Played by Arun Blair-Mangat and Tim Mahendran, May and Francois have amazing chemistry on stage together, and it shows in the video below where they take to the streets of London to see how well the public knows & Juliet’s iconic pop songs.


Elder McKinley in The Book Of Mormon

Every single character in this musical about American missionaries who go to Africa to convert the natives is funny – as you’d expect from the creators of South Park. But among the squeaky-clean, always-friendly elders, no one plays second fiddle to Elder McKinley. He’s the tap-dancing leader of District 9 in Uganda. Unfortunately, Elder McKinley has a large crush on Elder Price and is constantly struggling to suppress his sexuality, which goes against the teachings of his religion. In one of many uproarious numbers in The Book Of Mormon, he shares how to “treat those pesky feelings like a reading light” and just Turn It Off.

The Book Of Mormon


Edna and Wilbur Turnblad in Hairspray

Since originating as a film in 1988, Hairspray has gone from screen to stage and back again, set to return to the West End with Michael Ball and Paul Merton as the Turnblads. A devoted wife and mother, Edna hasn’t left her home “since she was a size 10”. Embarrassed about her weight, much of her humour is self-deprecating. However, her husband Wilbur, who owns the Hardy-Har Hut joke shop, is still madly in love with her. He actually compares her to a “stinky old cheese” in the song Timeless To Me, and it’s a laugh-out-loud joyful moment. Plus, audiences love when Edna gains confidence and decides “I like the way I am” while teaching her daughter and everyone else about tolerance and unapologetically being yourself in You Can’t Stop The Beat.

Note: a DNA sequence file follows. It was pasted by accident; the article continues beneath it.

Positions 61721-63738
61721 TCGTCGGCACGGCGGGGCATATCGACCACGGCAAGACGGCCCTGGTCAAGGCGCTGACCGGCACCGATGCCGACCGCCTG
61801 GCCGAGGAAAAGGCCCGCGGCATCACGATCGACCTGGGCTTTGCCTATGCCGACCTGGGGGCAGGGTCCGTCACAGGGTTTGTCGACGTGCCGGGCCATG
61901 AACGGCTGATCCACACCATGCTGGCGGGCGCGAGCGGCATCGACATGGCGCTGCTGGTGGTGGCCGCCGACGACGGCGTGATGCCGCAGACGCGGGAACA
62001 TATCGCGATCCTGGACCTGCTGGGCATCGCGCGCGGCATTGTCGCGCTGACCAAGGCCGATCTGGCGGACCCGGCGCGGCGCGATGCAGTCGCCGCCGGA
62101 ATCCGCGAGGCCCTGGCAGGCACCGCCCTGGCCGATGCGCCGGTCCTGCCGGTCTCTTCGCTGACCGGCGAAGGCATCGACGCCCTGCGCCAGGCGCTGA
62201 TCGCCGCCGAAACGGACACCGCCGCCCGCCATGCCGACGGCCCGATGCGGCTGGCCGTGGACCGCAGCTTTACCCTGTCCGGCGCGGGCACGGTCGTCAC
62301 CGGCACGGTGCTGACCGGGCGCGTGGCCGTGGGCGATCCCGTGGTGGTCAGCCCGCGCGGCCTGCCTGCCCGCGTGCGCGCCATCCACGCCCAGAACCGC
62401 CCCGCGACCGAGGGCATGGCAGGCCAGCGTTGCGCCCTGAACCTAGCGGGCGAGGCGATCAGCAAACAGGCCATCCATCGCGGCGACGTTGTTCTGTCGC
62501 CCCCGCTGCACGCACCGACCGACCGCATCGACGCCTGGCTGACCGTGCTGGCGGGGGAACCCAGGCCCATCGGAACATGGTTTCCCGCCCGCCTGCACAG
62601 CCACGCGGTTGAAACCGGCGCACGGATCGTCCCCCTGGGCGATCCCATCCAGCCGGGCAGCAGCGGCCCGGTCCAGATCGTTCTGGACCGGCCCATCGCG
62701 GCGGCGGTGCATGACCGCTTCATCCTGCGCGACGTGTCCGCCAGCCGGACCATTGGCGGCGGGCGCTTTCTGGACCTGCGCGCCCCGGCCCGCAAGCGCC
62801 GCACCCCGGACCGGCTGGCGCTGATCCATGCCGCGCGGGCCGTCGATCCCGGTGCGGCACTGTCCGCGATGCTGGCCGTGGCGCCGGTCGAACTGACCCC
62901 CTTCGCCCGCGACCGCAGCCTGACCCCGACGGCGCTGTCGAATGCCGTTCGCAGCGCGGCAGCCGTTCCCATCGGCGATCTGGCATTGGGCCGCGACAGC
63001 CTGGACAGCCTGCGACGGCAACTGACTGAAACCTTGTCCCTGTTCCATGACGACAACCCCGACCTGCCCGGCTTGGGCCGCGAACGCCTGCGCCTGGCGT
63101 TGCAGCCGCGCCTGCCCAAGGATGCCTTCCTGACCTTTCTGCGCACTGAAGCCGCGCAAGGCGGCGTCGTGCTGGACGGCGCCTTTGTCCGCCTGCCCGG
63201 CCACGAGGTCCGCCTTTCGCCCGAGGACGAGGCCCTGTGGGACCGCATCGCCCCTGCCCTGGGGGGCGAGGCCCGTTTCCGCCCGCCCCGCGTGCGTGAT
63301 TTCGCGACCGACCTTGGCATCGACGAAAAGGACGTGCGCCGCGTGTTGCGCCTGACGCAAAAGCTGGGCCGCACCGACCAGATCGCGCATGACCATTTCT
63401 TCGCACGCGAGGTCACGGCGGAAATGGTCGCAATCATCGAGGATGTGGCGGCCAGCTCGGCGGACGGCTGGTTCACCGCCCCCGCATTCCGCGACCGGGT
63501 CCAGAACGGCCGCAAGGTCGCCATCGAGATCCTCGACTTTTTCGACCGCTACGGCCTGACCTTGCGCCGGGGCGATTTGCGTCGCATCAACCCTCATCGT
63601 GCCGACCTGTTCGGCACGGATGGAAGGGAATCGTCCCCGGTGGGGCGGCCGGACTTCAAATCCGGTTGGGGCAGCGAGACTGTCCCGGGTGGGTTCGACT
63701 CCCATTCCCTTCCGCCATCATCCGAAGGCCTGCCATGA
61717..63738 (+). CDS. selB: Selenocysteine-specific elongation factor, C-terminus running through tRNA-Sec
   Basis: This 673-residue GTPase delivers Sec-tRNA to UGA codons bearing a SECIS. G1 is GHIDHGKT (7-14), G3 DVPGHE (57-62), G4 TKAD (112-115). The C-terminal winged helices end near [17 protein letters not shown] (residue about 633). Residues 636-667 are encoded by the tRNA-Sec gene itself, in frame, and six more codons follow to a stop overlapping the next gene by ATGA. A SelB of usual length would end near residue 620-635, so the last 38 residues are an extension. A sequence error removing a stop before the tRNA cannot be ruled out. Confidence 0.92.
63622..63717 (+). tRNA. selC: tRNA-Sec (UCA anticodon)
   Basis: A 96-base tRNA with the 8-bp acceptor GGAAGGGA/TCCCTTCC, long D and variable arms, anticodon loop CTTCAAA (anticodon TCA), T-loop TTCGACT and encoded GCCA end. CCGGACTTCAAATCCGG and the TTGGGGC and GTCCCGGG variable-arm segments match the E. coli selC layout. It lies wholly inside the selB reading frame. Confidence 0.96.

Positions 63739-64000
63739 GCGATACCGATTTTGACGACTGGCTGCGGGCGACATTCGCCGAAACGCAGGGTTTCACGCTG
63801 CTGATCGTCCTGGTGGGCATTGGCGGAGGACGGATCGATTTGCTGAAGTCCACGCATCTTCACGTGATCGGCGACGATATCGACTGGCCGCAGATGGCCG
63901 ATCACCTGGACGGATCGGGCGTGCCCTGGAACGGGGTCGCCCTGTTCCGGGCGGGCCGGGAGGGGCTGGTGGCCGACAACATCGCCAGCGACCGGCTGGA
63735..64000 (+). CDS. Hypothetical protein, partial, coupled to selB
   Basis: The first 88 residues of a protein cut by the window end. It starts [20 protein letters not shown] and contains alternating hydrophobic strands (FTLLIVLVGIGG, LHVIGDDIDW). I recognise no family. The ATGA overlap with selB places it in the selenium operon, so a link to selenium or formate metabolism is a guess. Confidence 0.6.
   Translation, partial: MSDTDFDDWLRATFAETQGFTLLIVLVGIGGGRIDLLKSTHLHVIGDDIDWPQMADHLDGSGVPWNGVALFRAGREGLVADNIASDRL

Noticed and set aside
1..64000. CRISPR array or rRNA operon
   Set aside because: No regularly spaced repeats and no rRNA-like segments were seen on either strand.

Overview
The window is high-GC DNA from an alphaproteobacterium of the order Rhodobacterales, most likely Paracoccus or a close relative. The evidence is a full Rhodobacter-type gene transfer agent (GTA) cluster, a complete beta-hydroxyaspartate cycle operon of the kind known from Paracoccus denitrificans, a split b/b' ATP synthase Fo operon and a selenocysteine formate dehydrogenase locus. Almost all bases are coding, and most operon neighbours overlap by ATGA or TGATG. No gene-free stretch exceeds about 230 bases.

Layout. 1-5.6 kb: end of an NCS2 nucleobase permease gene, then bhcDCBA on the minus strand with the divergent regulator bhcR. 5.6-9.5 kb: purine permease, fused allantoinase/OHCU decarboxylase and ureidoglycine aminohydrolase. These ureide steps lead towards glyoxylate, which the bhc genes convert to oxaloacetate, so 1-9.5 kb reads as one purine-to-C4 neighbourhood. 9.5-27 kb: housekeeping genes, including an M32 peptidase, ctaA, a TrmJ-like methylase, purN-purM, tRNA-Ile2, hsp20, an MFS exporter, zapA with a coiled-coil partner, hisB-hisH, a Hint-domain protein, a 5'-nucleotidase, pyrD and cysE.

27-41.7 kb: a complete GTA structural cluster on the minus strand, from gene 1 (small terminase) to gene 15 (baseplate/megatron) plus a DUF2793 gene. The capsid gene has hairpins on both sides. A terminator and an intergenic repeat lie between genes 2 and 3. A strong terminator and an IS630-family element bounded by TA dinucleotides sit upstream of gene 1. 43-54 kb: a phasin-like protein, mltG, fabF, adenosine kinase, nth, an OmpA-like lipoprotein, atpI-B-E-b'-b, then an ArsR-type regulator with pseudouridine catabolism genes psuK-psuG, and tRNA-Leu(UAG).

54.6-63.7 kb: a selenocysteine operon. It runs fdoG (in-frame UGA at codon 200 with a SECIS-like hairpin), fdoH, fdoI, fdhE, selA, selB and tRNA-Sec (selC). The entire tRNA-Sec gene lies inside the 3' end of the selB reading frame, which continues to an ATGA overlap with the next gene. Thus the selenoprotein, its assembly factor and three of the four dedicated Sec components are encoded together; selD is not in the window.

Hugo Battersby in Everybody’s Talking About Jamie

Drag queens make some of the best sidekicks. That’s why we love Hugo Battersby (aka Loco Chanelle) in Everybody’s Talking About Jamie. He’s the owner of Victor’s Secret, a store selling drag queen attire. Jamie, a 16-year-old who’s trying to figure stuff out, meets and befriends him. Not only does Hugo protect the vulnerable teen from three local bullies, but he also offers plenty of sage advice while encouraging Jamie to find his own true drag self.


Miss Trunchbull in Matilda The Musical

Sometimes the funniest character on stage is the one you love to hate. Child-tossing tyrant Miss Trunchbull fits that bill in Matilda The Musical. She’s the headmistress at Crunchem Hall Primary School. Usually played by a man, this large-bosomed villainess has a tight bun and wears a frumpy dress. A former world champion hammer thrower, she likes to punish students in her tortuous cupboard called the “Chokey”. You just never know what to expect from Miss Trunchbull. Although she’ll scare you, she’s also sure to crack you up – especially during songs like The Smell Of Rebellion, when she suddenly leaps over a vault during an intense physical education lesson.


Discover more:

Feature: 6 of the most emotional music moments
Feature: Our guide to streaming the best theatre at home
Feature: How the West End is reaching out to fans   


Find more information about your favourite West End productions by heading to our Theatre Guide.